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Parenting Tips For Healthy, Effective Parenting
Many parents are hungry for healthy parenting tips and effective parenting advice. The Responsible Kids Network offers parenting tips to encourage and support authoritative parenting.
I didn’t expect parenting to be so hard
New parents can be unprepared for the exciting yet exhausting journey of parenthood that lies ahead. It is important for all parents to realize that being able to procreate does not naturally provide the patience and knowledge needed to be an effective and healthy parent. Gaining knowledge about children’s nature and healthy and effective parenting styles will help parents be calmer and enable parents to be more effective in raising responsible children.
I hope to raise differently than I was raised
Many times a parent may realize that his childhood did not go so smoothly and wishes he had behaved differently after the birth of the child. At every age and at every stage of our children’s lives, we can look back on how our parents might have reacted in similar situations. Previous generations did not have the healthy parenting information we have now. But it turns out that family loyalty and heritage in each of our families significantly influences our parenting.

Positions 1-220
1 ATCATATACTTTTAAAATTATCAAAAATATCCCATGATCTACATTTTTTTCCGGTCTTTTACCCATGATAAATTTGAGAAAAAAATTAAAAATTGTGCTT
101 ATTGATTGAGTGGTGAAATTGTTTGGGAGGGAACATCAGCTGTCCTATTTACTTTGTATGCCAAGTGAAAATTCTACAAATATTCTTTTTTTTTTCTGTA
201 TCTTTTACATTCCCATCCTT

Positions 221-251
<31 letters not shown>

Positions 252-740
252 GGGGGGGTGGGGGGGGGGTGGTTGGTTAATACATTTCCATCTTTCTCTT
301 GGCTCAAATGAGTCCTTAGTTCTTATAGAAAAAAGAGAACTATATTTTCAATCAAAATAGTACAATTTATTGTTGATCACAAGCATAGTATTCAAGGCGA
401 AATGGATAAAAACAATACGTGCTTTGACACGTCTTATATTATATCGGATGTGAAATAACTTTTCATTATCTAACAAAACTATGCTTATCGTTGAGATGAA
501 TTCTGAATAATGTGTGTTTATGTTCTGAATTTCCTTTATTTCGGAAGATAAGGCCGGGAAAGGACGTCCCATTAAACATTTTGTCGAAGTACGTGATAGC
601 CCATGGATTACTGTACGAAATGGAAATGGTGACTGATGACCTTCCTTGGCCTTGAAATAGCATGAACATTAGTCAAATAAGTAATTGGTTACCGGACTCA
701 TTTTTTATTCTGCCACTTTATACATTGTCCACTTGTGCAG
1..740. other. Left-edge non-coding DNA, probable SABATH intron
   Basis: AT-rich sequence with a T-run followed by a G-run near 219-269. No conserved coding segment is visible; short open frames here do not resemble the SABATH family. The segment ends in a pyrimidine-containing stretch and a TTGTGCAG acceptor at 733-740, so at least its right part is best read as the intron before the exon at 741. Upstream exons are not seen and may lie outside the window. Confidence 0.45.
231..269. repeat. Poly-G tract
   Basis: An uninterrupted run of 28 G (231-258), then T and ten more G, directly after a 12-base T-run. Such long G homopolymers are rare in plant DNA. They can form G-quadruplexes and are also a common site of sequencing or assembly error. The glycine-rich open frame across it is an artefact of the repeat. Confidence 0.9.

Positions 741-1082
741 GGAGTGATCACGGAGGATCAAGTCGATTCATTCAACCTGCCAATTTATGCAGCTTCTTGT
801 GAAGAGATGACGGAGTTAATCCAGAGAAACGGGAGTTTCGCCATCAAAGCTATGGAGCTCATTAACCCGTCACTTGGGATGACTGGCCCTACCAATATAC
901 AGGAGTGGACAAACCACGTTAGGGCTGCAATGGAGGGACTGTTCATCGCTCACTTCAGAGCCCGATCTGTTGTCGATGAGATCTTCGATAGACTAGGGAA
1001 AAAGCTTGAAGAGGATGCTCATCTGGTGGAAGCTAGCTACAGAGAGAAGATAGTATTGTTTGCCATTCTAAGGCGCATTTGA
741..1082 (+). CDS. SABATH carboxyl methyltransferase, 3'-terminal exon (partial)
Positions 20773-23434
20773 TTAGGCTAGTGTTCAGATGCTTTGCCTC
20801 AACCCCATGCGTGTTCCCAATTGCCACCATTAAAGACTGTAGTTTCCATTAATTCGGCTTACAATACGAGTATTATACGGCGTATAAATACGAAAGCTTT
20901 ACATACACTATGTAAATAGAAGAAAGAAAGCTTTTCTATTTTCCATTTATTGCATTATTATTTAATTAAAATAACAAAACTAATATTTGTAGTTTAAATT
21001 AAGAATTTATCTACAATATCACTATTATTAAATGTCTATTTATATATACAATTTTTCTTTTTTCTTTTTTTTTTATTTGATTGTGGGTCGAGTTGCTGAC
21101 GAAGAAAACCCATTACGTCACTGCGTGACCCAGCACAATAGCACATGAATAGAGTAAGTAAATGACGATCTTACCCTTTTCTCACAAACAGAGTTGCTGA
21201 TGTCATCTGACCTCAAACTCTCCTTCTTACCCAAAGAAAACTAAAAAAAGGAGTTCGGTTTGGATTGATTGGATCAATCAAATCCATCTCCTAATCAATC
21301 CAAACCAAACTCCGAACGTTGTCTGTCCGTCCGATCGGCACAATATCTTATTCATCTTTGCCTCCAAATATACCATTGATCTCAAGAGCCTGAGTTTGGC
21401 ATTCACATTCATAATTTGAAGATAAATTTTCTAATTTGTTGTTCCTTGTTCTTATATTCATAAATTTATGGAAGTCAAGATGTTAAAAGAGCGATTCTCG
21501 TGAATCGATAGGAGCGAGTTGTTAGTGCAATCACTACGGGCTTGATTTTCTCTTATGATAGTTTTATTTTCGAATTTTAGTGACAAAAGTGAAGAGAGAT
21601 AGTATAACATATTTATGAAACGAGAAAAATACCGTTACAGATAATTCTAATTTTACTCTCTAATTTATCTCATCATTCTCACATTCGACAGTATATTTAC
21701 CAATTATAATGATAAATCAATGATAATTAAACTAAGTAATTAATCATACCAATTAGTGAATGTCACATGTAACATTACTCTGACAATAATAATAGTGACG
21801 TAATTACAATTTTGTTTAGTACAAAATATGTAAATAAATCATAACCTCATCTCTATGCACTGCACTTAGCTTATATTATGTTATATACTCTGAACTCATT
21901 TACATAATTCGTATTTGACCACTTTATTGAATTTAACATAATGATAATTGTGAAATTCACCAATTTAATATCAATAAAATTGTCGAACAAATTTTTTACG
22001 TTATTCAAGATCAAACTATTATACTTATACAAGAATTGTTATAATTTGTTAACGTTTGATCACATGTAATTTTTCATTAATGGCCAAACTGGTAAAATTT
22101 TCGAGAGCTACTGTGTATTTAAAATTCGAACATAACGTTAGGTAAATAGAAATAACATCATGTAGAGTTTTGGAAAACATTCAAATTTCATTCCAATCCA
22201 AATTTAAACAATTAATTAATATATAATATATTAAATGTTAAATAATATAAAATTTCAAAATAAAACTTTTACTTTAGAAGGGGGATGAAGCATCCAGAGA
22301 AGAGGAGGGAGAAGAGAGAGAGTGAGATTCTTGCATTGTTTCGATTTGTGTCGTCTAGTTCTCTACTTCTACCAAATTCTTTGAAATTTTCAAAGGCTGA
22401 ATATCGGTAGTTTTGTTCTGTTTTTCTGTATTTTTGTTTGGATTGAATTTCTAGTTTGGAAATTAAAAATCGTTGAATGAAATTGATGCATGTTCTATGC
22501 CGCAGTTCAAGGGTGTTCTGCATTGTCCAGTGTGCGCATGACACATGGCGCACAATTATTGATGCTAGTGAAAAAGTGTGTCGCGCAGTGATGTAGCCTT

I am nice to my child, but then he misbehaves
Parents and other caregivers sometimes hope that if they are nice to the child, the child will be nice in return. This is referred to as the “attached chain” approach. Adults (and some older children) can relate to the concept of fair give and take, but most children are not mature enough to respond that way. By expecting this level of maturity, the parent is being unfair to the child. The executive role of parenting cannot be performed with love and understanding alone. Effective discipline promotes self-respect, self-esteem, self-control and maintains a positive relationship between parents and children.
Am I a bad parent if I get angry with my child?
Anger is a natural and inevitable emotion, and it’s okay to feel angry at your child. The key is for parents to learn healthy ways to express anger to their child. Anger is usually a secondary emotion, so figuring out what the underlying feelings might be (frustration, disappointment, embarrassment, etc.) can be helpful in managing how to express anger. During these emotionally charged times, parents model anger management for the child.
My baby and I are so different and we always clash
The makeup of who a child is consists of age and developmental stages, uniqueness, maturity level, and situational factors. The uniqueness of a child (or any person) includes the individual nature of temperament, intelligence, brain dominance, giftedness, and learning styles. If these unique traits of the child do not “match” the unique traits of the parent, then there may not be a “good fit” and power struggles and miscommunication may occur. When a parent is able to better understand these child’s unique traits and how they may differ (ie conflict) with their own unique traits, the parent becomes calmer and more confident in parenting.
Is it okay to spank your child?